Custom-made elbow joint reconstruction with free osteoperiosteal fibula and iliac crest flaps after tumor resection: a case report
Case Report on Plastic Surgery

Custom-made elbow joint reconstruction with free osteoperiosteal fibula and iliac crest flaps after tumor resection: a case report

Marco Innocenti1, Elena Lucattelli1, Mattia Brogi1, Francesca Totti2, Domenico Andrea Campanacci2

1Plastic and Reconstructive Microsurgery, 2Orthopaedic Oncology and Reconstructive Surgery, Careggi University Hospital, Florence, Italy

Correspondence to: Dr. Elena Lucattelli. AOU Careggi Largo Piero Palagi 1, 50139 Firenze, FI, Italy. Email: elena.lucattelli@gmail.com.

Abstract: Reconstruction of the elbow-joint after tumor resection in paediatric age is challenging. Despite endoprosthesis are currently considered the best reconstructive option for limb salvage in periarticular bone tumors, they present a limited durability and high complication risk, especially when performed in young patients. This paper introduces an innovative microsurgical technique for reconstruction of diaphysis and distal humerus after oncological resection. A 5-year-old patient with Ewing’s sarcoma of the humerus was treated with subtotal intra-articular bony excision preserving the proximal metaepiphysis performed by orthopaedic oncologists after preoperative chemotherapy. Reconstruction was accomplished by an arthroplasty of the elbow joint with osteoperiosteal fibula and iliac crest free flaps, to restore the humeral diaphysis and the distal humerus, respectively. An allograft was used to reinforce the diaphysis. The donor sites were closed primarily. Both flaps survived completely, wounds healed by first intention, and there were no donor sites complications. After 6 months, the patient reported a traumatic minimally displaced fracture of the distal iliac crest without hardware loosening, but no surgical revision was needed. At latest follow up (8 months), esthetic and functional results were acceptable. In conclusion, a satisfactory humeral and elbow joint reconstruction can be obtained with this technique in repairing an osteoarticular massive defect following oncological resection in pediatric age. Autologous biologic reconstruction can be an alternative to endoprosthesis, burdened by a high risk of complications and surgical revisions. Long-term outcomes of this articular reconstruction still remain unknown; additional studies will be required to determine the long-term success, especially in very young patients.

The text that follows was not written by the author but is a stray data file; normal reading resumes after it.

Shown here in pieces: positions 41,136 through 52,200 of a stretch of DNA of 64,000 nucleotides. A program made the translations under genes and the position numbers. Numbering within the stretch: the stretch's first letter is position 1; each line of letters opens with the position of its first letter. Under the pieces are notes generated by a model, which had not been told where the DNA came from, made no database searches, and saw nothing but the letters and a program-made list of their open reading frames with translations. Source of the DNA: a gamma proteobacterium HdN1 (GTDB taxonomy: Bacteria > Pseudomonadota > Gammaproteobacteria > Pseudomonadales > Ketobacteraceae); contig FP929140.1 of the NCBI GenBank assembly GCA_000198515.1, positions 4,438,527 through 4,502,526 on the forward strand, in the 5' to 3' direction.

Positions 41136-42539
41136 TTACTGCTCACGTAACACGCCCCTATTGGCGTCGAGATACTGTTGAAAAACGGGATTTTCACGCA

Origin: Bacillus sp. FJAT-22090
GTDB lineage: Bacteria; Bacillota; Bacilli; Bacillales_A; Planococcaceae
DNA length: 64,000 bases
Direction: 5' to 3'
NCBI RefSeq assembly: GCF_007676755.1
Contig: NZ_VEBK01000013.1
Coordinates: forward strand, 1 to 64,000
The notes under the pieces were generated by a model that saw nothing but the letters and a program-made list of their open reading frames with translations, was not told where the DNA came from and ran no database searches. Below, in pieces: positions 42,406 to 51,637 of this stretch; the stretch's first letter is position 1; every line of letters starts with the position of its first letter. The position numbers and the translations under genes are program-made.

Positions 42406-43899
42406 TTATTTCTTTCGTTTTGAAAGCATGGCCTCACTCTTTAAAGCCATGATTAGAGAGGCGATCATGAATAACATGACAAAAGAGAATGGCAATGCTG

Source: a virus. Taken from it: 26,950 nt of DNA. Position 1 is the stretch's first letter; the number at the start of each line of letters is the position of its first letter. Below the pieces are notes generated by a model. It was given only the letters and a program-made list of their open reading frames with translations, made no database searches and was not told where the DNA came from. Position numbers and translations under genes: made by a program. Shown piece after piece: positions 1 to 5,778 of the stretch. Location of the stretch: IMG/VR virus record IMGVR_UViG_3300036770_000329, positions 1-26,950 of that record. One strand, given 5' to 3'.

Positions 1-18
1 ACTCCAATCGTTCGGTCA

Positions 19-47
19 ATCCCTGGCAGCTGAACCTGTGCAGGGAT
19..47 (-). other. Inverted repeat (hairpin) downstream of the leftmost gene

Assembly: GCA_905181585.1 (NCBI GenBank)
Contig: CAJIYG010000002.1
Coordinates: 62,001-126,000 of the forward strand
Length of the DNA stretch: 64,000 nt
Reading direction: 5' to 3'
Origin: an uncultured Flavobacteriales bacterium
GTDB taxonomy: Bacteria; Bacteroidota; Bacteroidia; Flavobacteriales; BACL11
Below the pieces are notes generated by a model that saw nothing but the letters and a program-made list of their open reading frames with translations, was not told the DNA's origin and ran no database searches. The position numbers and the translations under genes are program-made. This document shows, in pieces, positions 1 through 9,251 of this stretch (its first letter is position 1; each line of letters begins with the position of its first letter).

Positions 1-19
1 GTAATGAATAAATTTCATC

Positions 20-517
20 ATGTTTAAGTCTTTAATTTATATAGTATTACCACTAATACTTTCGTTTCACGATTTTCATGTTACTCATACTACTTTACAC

Keywords: Elbow reconstruction; humeral reconstruction; fibula free flap; iliac crest free flap; Ewing sarcoma


Received: 28 February 2019; Accepted: 06 March 2019; Published: 15 March 2019.

doi: 10.21037/jovs.2019.03.08


Introduction

Reconstruction of large bone defects around the elbow joint is a challenging issue in orthopedics, especially when performed in pediatric age. In recent years, many strategies have been proposed to restore bony defects following tumors resection (1). The non-microsurgical options are limited to allograft, prosthesis, or composite of both [allograft prosthesis composites (APC)]. All these alternatives present some disadvantages in the pediatric age: a frozen allograft of proper size is difficult to obtain and is prone to articular fracture and degenerative changes at medium term during internal repair (2). Modular megaprosthesis of distal humerus is indicated in adults, but prosthesis endurance is unpredictable, their size is not suitable for children, and they cannot provide growth. Custom made hemiarthroplasty of the distal humerus is another option, with concerns regarding elbow stability. Moreover, in case of subtotal humerus resection, prosthetic anchorage into the small residual proximal humerus would not be possible and prosthetic reconstruction would require a total humerus custom made lengthening hemiarthroplasty (3,4). Autologous reconstruction of massive bone losses of the distal humeral epiphysis have been described in the literature, but published case numbers are small with heterogeneous diagnosis (5-7). Since the proximal growth plate is responsible for 80% of humeral bone growth (8), there is no need to transfer a vascularized proximal fibular epiphysis, as required in distal radius reconstruction (9-12). The purpose of this article is to introduce a new single-step technique to reconstruct humeral epiphysis and diaphysis following Ewing’s sarcoma resection using a vascularized transfer of iliac crest and fibula grafts reinforced with an allograft.